The last opus number that Chopin himself used was 65, allocated to the Cello Sonata in G minor. He expressed a deathbed wish that all his unpublished manuscripts be destroyed. At the request of the composer's mother and sisters, however, his pianist friend and musical executor Julian Fontana selected 23 unpublished piano pieces and grouped them into eight further opus numbers (Opp. 66–73), published in 1855.[85] In 1857, 17 Polish songs that Chopin wrote at various stages of his life were collected and published as Op. 74, though their order within the opus did not reflect the order of composition.[86] (Two more songs were published in 1910.) Works published since 1857 have received alternate catalog designations instead of opus numbers.
Main article: Miscellaneous compositions (Chopin)
Today several scholarly editions exist that attempt to organize the vast array of sources and compile the information in one presentable volume, notably the Paderewski and Polish National editions which contain lengthy and scholarly explanations and discussions regarding choices and sources. Even so, it is ultimately up to the taste of an editor as to which version of which piece suits them most at the given time, and perhaps Chopin himself faced the same dilemma, resulting in the variations we have today.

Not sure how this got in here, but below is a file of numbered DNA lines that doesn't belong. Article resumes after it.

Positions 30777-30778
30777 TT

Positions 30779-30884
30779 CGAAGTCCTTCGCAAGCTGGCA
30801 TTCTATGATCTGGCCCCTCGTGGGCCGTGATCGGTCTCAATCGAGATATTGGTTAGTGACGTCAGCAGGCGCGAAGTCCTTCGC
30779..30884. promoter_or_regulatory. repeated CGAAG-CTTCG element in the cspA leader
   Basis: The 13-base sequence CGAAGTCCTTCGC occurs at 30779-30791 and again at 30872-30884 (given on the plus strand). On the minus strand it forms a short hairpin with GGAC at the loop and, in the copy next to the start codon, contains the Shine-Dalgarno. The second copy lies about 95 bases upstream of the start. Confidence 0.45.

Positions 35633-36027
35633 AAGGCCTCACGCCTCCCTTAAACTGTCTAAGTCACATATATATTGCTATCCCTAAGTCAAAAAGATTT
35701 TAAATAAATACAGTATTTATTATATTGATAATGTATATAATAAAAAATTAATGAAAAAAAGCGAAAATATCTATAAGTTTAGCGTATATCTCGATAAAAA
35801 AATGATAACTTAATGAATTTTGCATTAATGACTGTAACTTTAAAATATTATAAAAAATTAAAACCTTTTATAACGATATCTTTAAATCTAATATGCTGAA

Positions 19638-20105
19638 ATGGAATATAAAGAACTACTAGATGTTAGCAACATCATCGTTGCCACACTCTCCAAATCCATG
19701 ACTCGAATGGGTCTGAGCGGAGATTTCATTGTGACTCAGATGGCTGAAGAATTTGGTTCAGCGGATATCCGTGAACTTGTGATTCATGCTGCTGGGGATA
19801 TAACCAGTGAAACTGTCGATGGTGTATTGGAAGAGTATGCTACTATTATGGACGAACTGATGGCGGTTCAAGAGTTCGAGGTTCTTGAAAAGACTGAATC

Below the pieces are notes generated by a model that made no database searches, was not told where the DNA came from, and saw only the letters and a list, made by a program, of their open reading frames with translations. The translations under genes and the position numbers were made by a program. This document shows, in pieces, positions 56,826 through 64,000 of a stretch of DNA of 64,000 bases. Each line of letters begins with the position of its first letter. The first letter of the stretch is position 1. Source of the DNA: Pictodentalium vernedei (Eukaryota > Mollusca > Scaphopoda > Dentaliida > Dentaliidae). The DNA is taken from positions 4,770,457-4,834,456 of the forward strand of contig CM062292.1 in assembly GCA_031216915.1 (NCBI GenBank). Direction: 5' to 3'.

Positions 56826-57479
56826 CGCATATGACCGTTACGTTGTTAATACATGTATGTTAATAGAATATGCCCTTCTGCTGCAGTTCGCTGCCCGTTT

[edit] Influence
Problems listening to these files? See media help.
Several of Chopin's pieces have become very well known—for instance the Revolutionary étude (Op. 10, No. 12), the Minute Waltz (Op. 64, No. 1), and the third movement of his Funeral March Sonata No. 2 (Op. 35), which is often used as an iconic representation of grief. Chopin himself never named an instrumental work beyond genre and number, leaving all potential extra-musical associations to the listener; the names by which we know many of the pieces were invented by others.[87] The Revolutionary étude was not written with the failed Polish uprising against Russia in mind; it merely appeared at that time. The Funeral March was written before the rest of the sonata within which it is contained, but the exact occasion is not known; it appears not to have been inspired by any specific personal bereavement.[88]